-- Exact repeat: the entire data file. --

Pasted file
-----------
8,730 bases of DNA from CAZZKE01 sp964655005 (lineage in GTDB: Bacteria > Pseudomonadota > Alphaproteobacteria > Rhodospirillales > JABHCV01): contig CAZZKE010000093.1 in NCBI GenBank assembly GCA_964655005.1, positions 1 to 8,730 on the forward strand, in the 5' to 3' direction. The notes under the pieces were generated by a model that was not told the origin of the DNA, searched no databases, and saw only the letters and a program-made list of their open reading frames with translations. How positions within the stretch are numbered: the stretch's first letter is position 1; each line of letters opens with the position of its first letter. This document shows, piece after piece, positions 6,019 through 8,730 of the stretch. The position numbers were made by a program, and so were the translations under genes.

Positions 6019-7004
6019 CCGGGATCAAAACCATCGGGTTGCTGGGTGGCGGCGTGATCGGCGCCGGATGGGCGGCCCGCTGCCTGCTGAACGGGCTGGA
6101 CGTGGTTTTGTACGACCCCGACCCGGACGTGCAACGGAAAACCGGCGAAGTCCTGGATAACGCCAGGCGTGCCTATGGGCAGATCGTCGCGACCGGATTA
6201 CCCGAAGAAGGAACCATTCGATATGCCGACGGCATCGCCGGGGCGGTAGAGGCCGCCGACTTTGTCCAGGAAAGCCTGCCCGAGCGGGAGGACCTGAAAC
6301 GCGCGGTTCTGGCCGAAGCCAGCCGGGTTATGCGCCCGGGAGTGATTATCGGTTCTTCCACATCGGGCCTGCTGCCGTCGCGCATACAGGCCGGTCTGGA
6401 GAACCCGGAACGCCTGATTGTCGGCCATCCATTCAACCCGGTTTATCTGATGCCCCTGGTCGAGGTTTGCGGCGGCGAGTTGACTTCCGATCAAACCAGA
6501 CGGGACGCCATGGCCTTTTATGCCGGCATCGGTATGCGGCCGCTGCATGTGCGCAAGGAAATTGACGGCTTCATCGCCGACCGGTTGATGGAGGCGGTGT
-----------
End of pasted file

8,730 bases of DNA from CAZZKE01 sp964655005 (lineage in GTDB: Bacteria > Pseudomonadota > Alphaproteobacteria > Rhodospirillales > JABHCV01): contig CAZZKE010000093.1 in NCBI GenBank assembly GCA_964655005.1, positions 1 to 8,730 on the forward strand, in the 5' to 3' direction. The notes under the pieces were generated by a model that was not told the origin of the DNA, searched no databases, and saw only the letters and a program-made list of their open reading frames with translations. How positions within the stretch are numbered: the stretch's first letter is position 1; each line of letters opens with the position of its first letter. This document shows, piece after piece, positions 6,019 through 8,730 of the stretch. The position numbers were made by a program, and so were the translations under genes.

Positions 6019-7004
6019 CCGGGATCAAAACCATCGGGTTGCTGGGTGGCGGCGTGATCGGCGCCGGATGGGCGGCCCGCTGCCTGCTGAACGGGCTGGA
6101 CGTGGTTTTGTACGACCCCGACCCGGACGTGCAACGGAAAACCGGCGAAGTCCTGGATAACGCCAGGCGTGCCTATGGGCAGATCGTCGCGACCGGATTA
6201 CCCGAAGAAGGAACCATTCGATATGCCGACGGCATCGCCGGGGCGGTAGAGGCCGCCGACTTTGTCCAGGAAAGCCTGCCCGAGCGGGAGGACCTGAAAC
6301 GCGCGGTTCTGGCCGAAGCCAGCCGGGTTATGCGCCCGGGAGTGATTATCGGTTCTTCCACATCGGGCCTGCTGCCGTCGCGCATACAGGCCGGTCTGGA
6401 GAACCCGGAACGCCTGATTGTCGGCCATCCATTCAACCCGGTTTATCTGATGCCCCTGGTCGAGGTTTGCGGCGGCGAGTTGACTTCCGATCAAACCAGA
6501 CGGGACGCCATGGCCTTTTATGCCGGCATCGGTATGCGGCCGCTGCATGTGCGCAAGGAAATTGACGGCTTCATCGCCGACCGGTTGATGGAGGCGGTGT